(Reposted from: UN News. March 31, 2021)
Climate change and loss of biodiversity is seen as the most pressing challenge over the decade, according to the World in 2030 Survey report published on Wednesday by the UN Educational, Scientific and Cultural Organization (UNESCO).
More than 15,000 people worldwide contributed to the survey, which was held online between May and September 2020, and made available in 25 languages.
Respondents were mainly young people, with 57 per cent under age 35, and 35 per cent under 25. Results also were analyzed along regional, gender, age and other demographic lines.
“Greater efforts are needed to address people’s specific concerns, and multilateralism is the way to do this. Restoring confidence in multilateralism requires the implementation of concrete and impactful projects, and this is at the heart of our Organization’s role”, said Audrey Azoulay, the UNESCO Director-General.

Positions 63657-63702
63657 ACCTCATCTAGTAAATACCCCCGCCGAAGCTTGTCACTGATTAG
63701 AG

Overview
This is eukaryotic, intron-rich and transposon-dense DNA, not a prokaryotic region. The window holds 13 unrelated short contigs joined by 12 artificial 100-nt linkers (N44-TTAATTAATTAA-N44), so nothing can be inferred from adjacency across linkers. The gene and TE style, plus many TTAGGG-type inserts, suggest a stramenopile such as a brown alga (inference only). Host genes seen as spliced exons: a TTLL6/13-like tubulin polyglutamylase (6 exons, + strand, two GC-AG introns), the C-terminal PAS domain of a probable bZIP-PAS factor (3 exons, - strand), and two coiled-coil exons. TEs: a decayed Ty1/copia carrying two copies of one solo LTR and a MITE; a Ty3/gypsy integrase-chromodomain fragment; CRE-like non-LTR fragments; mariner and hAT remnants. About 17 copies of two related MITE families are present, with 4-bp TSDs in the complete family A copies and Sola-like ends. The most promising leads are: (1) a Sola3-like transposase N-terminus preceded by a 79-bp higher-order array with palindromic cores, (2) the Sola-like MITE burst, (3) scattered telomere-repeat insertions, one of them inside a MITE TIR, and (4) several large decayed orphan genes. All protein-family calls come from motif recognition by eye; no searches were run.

The World in 2030 survey invited people from across the globe to share their specific worries about 11 challenges, and solutions for overcoming them.
Education is the solution
Most participants, or 67 per cent, selected climate change and loss of biodiversity as their top concern, mainly due to issues such as increasing natural disasters and extreme weather.
Respondents felt investment in ‘green’ solutions, education on sustainability, promoting international cooperation and building trust in science, were the best ways to address the issue.
Violence and conflict, discrimination and equality, and lack of food, water and housing were other big challenges, the survey revealed.
Participants believed that overall, more education was the crucial solution to every single challenge. They also felt that it was the area that most needed to be re-thought, in light of the COVID-19 pandemic, followed by the overall relationship between humankind and nature.
‘Crisis of faith’
The survey further showed that while 95 per cent of respondents extoll the importance of global cooperation in overcoming common challenges, only one in four felt confident that the world would be able to address these issues.
UNESCO said that “taken together, the results suggest not a lack of appreciation of the importance of multilateralism but rather a crisis of faith in its effectiveness.”